Queer culture is a prominent theme in the show. It appears first in the pilot with the unveiling of the Captain’s backstory. But the really satisfying moments are in real time.
S1E2: When Jake arrests the deputy commissioner’s son, deputy commissioner threatens to “make his life miserable.” Captain Holt steps in to defend his detective, so the deputy commissioner threatens him as well, stating,”You’ve just made yourself a powerful enemy, Holt.”
And the captain follows with the signature mic-drop of the opening of this show:
You’re gonna have to try a little harder if you want to scare me.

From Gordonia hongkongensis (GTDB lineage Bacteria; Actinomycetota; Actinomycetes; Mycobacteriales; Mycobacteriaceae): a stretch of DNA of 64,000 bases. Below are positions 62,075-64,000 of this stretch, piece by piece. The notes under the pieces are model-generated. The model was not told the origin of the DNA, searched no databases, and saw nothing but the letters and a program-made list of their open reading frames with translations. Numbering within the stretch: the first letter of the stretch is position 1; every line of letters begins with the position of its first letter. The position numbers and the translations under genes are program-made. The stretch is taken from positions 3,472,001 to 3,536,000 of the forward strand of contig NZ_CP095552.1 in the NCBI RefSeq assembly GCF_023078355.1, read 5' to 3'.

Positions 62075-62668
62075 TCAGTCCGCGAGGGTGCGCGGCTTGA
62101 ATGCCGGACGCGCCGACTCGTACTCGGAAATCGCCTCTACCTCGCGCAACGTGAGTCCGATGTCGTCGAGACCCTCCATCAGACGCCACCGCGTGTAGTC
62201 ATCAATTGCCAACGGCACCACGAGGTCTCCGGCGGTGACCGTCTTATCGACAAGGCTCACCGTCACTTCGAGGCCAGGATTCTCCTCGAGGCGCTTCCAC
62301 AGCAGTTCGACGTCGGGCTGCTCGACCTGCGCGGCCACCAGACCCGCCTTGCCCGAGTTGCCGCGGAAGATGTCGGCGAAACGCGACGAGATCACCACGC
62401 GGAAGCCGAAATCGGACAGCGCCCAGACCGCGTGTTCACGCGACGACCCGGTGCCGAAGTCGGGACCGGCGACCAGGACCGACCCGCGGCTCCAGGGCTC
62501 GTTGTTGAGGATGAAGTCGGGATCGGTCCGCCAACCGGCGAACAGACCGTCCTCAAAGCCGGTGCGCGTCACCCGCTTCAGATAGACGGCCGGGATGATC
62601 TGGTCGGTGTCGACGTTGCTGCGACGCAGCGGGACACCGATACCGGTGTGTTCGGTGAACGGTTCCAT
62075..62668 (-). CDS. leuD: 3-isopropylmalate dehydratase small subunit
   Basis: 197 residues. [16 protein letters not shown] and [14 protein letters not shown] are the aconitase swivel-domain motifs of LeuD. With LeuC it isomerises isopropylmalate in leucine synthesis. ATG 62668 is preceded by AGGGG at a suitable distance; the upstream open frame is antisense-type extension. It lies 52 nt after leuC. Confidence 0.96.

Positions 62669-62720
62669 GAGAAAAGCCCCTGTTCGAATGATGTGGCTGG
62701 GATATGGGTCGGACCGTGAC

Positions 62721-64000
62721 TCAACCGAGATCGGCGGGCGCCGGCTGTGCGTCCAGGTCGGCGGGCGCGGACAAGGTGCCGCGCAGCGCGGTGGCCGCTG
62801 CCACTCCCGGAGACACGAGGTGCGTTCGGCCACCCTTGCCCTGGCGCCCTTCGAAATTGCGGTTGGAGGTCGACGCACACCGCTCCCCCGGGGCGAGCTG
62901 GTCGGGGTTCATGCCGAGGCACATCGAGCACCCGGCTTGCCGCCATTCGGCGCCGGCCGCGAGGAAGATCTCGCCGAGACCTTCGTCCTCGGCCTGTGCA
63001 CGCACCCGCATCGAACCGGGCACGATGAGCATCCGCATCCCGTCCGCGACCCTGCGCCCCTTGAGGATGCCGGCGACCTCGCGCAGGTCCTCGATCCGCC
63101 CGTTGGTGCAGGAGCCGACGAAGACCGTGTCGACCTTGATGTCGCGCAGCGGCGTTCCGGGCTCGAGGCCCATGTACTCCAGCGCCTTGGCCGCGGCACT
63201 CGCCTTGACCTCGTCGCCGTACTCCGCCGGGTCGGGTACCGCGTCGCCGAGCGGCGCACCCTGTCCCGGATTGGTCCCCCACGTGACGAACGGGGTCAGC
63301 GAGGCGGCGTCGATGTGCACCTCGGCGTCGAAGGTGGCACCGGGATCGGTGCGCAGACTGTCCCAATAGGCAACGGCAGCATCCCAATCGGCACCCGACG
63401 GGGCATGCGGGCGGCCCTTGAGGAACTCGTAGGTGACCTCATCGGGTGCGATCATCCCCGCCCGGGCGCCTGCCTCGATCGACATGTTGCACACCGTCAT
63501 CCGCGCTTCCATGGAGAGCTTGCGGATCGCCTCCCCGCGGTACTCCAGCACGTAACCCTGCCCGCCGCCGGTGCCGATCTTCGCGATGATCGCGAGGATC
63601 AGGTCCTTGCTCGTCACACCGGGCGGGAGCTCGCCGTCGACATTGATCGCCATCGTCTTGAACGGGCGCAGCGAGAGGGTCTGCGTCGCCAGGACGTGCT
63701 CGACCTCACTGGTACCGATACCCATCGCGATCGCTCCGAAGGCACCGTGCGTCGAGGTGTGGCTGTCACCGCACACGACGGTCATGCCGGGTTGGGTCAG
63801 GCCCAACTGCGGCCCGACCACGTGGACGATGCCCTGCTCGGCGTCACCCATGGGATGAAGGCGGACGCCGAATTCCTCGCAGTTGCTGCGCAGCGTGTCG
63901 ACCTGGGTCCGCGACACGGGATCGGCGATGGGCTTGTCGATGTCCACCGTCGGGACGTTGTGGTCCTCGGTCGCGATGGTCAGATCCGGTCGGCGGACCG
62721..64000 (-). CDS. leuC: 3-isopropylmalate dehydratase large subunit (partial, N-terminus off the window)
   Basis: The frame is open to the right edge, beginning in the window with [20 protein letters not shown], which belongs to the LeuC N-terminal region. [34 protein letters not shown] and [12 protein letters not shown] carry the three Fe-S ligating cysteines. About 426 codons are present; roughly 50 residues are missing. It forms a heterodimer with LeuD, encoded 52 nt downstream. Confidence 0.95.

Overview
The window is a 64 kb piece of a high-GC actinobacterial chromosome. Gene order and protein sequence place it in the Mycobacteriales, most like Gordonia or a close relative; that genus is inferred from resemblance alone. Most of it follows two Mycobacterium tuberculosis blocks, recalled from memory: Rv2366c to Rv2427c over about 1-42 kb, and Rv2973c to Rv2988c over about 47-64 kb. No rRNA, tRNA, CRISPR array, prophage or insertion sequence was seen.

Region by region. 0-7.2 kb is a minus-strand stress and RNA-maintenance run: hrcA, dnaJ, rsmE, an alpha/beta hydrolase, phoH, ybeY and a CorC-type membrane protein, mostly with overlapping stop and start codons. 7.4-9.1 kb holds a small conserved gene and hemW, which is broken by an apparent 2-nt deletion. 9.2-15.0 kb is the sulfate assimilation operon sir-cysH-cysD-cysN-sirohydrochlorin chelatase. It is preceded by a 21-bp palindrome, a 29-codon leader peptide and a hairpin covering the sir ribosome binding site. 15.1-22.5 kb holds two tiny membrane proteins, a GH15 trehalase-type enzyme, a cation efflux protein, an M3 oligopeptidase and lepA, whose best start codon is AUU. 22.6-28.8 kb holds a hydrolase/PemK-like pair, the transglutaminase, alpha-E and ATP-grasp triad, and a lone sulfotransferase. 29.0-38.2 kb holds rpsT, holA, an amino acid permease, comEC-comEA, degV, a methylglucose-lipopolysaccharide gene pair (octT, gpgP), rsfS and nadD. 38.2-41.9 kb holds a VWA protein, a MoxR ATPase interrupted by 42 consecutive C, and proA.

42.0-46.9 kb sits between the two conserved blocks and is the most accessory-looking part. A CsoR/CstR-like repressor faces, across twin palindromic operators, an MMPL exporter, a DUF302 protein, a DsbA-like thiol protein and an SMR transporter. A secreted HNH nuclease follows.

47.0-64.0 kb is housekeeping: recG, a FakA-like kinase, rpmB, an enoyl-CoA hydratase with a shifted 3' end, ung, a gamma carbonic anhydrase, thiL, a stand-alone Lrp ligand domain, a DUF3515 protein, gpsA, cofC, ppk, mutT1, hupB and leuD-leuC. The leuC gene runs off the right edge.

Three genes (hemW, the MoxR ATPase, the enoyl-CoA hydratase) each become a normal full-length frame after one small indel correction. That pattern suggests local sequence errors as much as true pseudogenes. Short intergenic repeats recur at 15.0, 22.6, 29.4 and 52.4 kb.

I’ve been an openly gay cop since 1987, so you’re not the first superior officer to threaten me.
You know how I’m still standing here? ‘Cause I do my job.
And I do it right.
And then Jake, bless him, says what we were ALL thinking:
#captainholt #jakeperalta #queerculture
See, there have been LGBT-identified characters appear on TV before, but Brooklyn Nine-Nine takes it up a level, giving representation beyond just about having a gay character. The captain’s statement holds his entire life as a gay man in an openly homophobic environment. It’s an acknowledgement that the characters are not just gay because diversity is in now, but that the captain being gay actually makes him a serious badass.
More on queer culture to come.